Julia Creet, Professor of English, York University, Canada
December 23, 2019

During the Christmas season, genetic genealogy companies offer discounts on testing kits. We should be increasingly concerned not only about the accuracy of the tests but also about giving the gift that gives away all the family DNA.

On Dec. 9, 2019, genealogists using GEDmatch, a free online tool that compares DNA test results, were surprised to find out that the genealogy database had been bought by Verogen, a company that manufactures forensic lab instruments for law enforcement.

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The road to this purchase started last spring when genealogists who had uploaded their data to GEDmatch found out detectives had mined their data to crack a cold case.

The phenomenon of solving cold cases using free DNA data provided by the generous sharing instincts of genealogists quickly got taken up as a for-profit venture. Almost 100 cold-cases have been solved by a combination of genetic and genealogical sleuthing — and some surreptitious sampling by police officers.

Tissues, coffee cups, straws and cigarette butts are rich sources of discarded DNA. Tracking down the cold cases of cold-blooded killers has been a triumph for law enforcement — a miracle for long-suffering families — but it is also a privacy nightmare.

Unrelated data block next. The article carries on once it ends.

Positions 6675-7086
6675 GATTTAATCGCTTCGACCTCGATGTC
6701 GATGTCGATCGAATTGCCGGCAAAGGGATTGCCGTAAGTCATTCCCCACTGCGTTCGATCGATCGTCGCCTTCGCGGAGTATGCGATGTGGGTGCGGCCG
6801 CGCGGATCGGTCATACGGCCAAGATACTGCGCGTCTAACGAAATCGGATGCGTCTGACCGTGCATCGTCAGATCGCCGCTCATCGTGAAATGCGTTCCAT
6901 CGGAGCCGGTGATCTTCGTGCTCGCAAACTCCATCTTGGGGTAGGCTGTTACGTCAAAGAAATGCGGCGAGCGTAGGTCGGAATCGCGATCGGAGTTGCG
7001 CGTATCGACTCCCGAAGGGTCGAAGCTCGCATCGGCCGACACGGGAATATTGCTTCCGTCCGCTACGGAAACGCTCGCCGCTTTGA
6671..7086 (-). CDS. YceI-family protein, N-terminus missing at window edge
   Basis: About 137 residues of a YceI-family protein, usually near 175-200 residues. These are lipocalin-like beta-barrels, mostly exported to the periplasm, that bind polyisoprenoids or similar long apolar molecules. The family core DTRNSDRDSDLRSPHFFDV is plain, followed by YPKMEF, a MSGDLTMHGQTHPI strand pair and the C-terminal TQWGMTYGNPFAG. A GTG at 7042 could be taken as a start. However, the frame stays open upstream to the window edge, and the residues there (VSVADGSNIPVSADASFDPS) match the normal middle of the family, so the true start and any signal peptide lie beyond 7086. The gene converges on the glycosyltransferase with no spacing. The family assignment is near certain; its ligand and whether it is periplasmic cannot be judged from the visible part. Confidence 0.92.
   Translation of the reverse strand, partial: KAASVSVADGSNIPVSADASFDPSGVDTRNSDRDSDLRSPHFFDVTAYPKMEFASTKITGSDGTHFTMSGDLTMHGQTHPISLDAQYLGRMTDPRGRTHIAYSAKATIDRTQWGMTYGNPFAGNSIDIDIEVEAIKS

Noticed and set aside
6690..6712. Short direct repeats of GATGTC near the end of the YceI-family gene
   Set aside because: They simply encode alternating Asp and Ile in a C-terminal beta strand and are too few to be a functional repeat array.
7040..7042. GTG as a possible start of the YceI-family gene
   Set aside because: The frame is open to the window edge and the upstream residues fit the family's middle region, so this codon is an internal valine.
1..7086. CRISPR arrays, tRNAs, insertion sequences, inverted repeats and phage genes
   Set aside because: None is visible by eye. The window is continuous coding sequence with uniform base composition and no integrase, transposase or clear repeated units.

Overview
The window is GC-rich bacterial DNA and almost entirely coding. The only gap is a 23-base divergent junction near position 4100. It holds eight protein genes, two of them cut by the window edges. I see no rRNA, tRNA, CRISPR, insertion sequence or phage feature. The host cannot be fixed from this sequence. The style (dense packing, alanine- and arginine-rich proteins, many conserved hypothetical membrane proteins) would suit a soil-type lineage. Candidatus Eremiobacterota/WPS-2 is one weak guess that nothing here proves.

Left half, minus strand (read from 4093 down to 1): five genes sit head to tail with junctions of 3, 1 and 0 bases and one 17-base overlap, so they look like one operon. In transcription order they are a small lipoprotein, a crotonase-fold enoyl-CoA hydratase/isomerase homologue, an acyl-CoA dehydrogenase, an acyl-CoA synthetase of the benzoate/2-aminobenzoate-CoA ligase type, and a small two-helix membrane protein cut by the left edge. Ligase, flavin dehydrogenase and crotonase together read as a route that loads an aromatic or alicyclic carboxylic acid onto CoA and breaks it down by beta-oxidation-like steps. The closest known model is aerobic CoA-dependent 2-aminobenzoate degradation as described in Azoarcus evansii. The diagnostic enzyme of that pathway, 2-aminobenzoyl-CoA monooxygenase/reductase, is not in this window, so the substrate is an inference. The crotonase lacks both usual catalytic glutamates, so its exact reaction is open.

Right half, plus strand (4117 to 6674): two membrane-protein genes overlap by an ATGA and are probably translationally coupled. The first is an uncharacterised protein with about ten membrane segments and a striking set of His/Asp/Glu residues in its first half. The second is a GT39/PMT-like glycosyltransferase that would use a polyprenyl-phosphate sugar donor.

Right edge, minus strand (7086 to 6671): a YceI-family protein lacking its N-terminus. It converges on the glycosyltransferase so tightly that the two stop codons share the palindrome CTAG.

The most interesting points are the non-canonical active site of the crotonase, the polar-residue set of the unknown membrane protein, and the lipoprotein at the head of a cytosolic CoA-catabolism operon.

Two controversial cases made users and observers wonder about the limits of police intrusion.

Privacy and police intrusion

The whole point of genetic genealogical testing is to trace your lost biological kin and 800 or so genetic relatives. DNA on its own isn’t very useful; it’s the identified family trees of those genetic relations that are so valuable.

GEDmatch was a database with fewer privacy provisions and thus more relative matches than commercial testing companies. That lax privacy policy was precisely the appeal to family historians who generously shared their genealogical and genetic data.

To catch the Golden State Killer, police detectives created a fake profile and uploaded cold-case DNA tests. No one was the wiser until the case broke. The founders of the site, Curt Rogers and John Olson, passionate genealogists themselves, were as surprised as their users. They reacted with confusion. Their side hobby had just taken a very unanticipated turn.

Rogers told The New York Times:, “It’s kind of been a shock to all of us how these things developed: all of a sudden, all this notoriety.” His co-founder agreed, “I feel like I’m on a high-speed ride with no way to steer.”

Users reacted negatively to the use of their personal bio-data — and the data of all of their genetic relatives — without their consent. So, GEDmatch changed its privacy policy several times.

At first, GEDmatch, in a hurried disclaimer, defensively warned its users that their data was indeed unprotected and could be used by anyone. Some genealogists (particularly on social media) gleefully declared that they were delighted to help catch criminal relations, invoking the “I’ve got nothing to hide” line of genetic privacy ignorance.